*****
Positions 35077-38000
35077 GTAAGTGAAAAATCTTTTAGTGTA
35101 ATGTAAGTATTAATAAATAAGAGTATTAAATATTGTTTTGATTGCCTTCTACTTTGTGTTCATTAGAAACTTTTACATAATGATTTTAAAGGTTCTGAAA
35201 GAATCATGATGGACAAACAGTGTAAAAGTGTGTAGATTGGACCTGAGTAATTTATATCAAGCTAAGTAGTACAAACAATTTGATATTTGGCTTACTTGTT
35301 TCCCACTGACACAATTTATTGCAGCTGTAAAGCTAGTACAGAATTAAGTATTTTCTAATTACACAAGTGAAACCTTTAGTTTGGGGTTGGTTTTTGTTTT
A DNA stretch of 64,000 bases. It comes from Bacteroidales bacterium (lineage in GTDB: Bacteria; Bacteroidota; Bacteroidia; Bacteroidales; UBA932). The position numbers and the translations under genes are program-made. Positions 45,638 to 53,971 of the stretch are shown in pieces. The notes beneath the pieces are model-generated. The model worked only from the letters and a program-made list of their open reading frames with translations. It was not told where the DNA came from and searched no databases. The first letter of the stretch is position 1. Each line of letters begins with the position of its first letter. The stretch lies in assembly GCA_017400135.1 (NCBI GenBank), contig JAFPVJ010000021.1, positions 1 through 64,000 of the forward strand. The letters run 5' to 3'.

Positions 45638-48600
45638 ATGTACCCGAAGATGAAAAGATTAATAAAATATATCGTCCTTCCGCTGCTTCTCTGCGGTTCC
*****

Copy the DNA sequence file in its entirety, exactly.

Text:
Positions 35077-38000
35077 GTAAGTGAAAAATCTTTTAGTGTA
35101 ATGTAAGTATTAATAAATAAGAGTATTAAATATTGTTTTGATTGCCTTCTACTTTGTGTTCATTAGAAACTTTTACATAATGATTTTAAAGGTTCTGAAA
35201 GAATCATGATGGACAAACAGTGTAAAAGTGTGTAGATTGGACCTGAGTAATTTATATCAAGCTAAGTAGTACAAACAATTTGATATTTGGCTTACTTGTT
35301 TCCCACTGACACAATTTATTGCAGCTGTAAAGCTAGTACAGAATTAAGTATTTTCTAATTACACAAGTGAAACCTTTAGTTTGGGGTTGGTTTTTGTTTT
A DNA stretch of 64,000 bases. It comes from Bacteroidales bacterium (lineage in GTDB: Bacteria; Bacteroidota; Bacteroidia; Bacteroidales; UBA932). The position numbers and the translations under genes are program-made. Positions 45,638 to 53,971 of the stretch are shown in pieces. The notes beneath the pieces are model-generated. The model worked only from the letters and a program-made list of their open reading frames with translations. It was not told where the DNA came from and searched no databases. The first letter of the stretch is position 1. Each line of letters begins with the position of its first letter. The stretch lies in assembly GCA_017400135.1 (NCBI GenBank), contig JAFPVJ010000021.1, positions 1 through 64,000 of the forward strand. The letters run 5' to 3'.

Positions 45638-48600
45638 ATGTACCCGAAGATGAAAAGATTAATAAAATATATCGTCCTTCCGCTGCTTCTCTGCGGTTCC